Analysis: Legal fights over patents in the mobile handset industry are big business – but might peace break out?
The ending of hostilities in the Ericsson-Apple patent dispute concludes a year in which most major players in the smartphone industry have been embroiled in patent battles.
In early December, Samsung agreed to pay Apple $548m in damages over complaints that Samsung had copied the iPhone.
September saw Microsoft and Google signing an agreement to resolve around 20 lawsuits in the US and elsewhere, prompted by Google’s retaining of the patents of Motorola Mobility, which it acquired and then sold to Lenovo. Microsoft also sued Japan-based Kyocera in March.
In July Google, Facebook, Dell, HP, eBay and others submitted a statement to the US Federal Circuit Court of Appeals supporting Samsung against Apple, arguing that this kind of litigation was damaging the industry.
Could it be the case that patents are currently hindering progress rather than fulfilling their agreed purpose – to enable innovation by ensuring that the innovator will be the one that benefits?
"Patents are often used to try and limit innovation rather than protect innovation," says Rob Bamforth, Principal Analyst at Quocirca.
Bamforth questions the utility of companies battling over technology that is not a differentiator.
"Where the innovation should be is being disregarded. They should be standardising on, for example, connectors on phones. It’s not a competitive advantage, just a way of applying control.
"Tech companies used to battle over proprietary technology.
"Now we’ve levelled the playing field and opened so many areas, the battlegrounds have changed. But it has not moved into that much agreement over layers of standards."
He adds that "it’s very difficult for penalties to be sufficient to discourage infringement.
"In such a fast-moving market, often you can get ahead by just [releasing the product] rather than worrying about the detail."
Key to the protection of innovation is fair, reasonable, and non-discriminatory terms, or FRAND. This requires companies involved in creating industry standards to license the patents at a reasonable rate.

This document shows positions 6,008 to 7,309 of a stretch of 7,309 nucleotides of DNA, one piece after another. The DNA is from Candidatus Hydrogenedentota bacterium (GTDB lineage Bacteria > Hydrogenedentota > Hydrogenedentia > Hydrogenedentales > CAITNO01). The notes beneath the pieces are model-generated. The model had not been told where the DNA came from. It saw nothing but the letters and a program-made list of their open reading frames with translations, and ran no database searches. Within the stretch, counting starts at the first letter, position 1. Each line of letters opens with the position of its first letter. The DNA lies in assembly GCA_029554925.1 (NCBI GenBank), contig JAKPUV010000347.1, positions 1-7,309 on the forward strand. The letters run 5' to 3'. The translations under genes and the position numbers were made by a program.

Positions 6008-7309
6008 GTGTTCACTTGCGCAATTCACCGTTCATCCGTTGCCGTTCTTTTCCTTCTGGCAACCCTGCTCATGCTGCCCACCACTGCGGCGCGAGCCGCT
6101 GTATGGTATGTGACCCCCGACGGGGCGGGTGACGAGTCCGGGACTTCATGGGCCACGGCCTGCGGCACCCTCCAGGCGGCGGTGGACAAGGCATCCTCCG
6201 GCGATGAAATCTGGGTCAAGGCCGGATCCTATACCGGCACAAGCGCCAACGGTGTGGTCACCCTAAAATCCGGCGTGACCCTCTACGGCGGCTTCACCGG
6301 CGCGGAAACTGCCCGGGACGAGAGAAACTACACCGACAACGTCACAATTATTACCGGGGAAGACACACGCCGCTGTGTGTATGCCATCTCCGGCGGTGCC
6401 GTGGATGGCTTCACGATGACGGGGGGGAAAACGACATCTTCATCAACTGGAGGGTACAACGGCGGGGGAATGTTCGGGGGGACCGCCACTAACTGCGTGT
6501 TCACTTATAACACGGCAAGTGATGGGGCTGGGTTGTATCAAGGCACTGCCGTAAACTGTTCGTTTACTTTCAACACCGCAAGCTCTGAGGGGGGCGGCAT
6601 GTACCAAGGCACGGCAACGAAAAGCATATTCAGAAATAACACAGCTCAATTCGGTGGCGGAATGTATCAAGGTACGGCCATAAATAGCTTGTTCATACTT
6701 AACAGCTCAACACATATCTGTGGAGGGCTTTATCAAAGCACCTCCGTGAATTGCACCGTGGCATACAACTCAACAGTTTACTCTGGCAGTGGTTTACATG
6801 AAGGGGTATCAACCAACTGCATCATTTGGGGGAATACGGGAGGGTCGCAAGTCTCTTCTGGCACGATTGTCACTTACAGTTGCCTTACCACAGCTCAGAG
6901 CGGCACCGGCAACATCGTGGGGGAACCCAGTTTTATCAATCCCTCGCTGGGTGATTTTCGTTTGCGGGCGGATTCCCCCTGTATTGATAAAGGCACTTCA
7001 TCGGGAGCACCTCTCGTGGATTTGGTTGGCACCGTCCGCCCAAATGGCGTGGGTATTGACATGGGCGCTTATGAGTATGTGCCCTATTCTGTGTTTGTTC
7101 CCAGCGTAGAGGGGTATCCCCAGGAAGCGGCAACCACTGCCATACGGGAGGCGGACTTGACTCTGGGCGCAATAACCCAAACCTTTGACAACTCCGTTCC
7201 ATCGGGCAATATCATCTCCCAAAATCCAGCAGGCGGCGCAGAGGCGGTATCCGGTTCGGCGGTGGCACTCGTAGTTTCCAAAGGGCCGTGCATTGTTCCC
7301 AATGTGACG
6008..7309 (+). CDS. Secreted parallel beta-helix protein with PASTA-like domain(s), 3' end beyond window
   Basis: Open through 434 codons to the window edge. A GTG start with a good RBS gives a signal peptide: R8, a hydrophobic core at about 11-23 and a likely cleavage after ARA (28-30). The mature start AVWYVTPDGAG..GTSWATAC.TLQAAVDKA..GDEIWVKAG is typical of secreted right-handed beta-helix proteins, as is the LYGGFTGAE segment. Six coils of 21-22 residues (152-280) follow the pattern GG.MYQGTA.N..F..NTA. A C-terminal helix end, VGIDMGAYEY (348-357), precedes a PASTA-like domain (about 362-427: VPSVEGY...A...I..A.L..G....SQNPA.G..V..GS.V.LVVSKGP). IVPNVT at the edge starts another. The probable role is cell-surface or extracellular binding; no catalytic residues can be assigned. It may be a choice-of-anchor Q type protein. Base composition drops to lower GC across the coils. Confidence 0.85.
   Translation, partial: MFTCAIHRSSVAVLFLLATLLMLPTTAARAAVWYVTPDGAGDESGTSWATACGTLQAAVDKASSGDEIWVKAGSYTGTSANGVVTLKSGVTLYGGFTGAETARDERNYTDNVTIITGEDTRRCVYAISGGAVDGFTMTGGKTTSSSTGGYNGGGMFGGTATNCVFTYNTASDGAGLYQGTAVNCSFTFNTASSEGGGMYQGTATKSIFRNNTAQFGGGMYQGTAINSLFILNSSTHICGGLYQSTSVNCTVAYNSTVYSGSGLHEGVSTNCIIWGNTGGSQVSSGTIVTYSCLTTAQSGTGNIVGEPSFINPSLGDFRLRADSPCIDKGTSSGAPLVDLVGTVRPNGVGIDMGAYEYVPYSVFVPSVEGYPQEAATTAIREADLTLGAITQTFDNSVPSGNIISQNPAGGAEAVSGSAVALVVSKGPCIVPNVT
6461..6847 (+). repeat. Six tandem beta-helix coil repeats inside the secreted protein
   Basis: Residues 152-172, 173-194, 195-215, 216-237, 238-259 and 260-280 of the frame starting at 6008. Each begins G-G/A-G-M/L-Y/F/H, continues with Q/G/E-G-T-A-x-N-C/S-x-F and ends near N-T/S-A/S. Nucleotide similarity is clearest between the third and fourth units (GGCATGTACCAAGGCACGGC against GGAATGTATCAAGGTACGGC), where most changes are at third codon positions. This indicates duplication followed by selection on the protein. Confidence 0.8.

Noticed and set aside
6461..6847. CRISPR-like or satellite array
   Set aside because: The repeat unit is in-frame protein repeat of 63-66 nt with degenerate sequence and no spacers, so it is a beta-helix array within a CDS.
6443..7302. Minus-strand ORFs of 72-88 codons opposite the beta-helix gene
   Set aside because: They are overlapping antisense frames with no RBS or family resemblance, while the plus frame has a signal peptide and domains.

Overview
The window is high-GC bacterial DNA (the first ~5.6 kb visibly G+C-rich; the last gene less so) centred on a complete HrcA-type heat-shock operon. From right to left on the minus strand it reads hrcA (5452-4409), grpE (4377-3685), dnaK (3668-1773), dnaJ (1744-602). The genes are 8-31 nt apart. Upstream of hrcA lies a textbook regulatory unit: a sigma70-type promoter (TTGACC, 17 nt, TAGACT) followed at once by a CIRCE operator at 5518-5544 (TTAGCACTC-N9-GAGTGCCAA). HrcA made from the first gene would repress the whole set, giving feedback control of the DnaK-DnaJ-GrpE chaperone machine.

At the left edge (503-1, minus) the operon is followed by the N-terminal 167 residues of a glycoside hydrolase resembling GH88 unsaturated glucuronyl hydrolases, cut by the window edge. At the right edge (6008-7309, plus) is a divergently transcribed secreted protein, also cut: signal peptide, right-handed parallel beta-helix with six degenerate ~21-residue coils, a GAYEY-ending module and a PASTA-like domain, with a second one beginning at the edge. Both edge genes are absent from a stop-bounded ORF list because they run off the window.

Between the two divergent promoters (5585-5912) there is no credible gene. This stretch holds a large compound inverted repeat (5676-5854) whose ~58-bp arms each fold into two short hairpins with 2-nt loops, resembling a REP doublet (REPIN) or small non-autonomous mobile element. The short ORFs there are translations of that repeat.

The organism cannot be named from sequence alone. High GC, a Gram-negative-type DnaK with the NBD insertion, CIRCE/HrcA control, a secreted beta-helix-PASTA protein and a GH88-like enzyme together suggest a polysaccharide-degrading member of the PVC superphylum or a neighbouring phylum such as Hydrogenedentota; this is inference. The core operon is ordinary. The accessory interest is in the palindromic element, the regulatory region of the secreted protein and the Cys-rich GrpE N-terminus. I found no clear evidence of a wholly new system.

In the Google-Microsoft case mentioned above, Google was effectively fined for breaching this obligation.
The resolution of the Ericsson-Apple case, however, does suggest that the companies involved are attempting to facilitate real innovation.
As well as a sizeable pay-out by Apple to Ericsson, the two companies have created a blueprint for collaborating in the future on technologies such as "next generation 5G cellular standards, the optimisation of existing wireless networks for the benefit of operators and users worldwide, and video traffic optimisation," according to a statement from Ericsson.
Google and Microsoft also separately agreed to collaborate on patent matters and work together in other matters on future.
The Apple-Ericsson case may have other lessons for the industry. Rebecca Halford-Harrison, IP & Technology Disputes Partner at Kemp Little, argues that the Ericsson case provides a successful model for how to pursue a patent claim.
"Ericsson has put together a proper strategy and chosen what it is going to pursue. It is quite a strategic approach.
"The lesson is that considered patent litigation is one tool to create value in the underlying portfolio."
She advises companies to "approach it as they would a commercial transaction and come at it with clear objectives."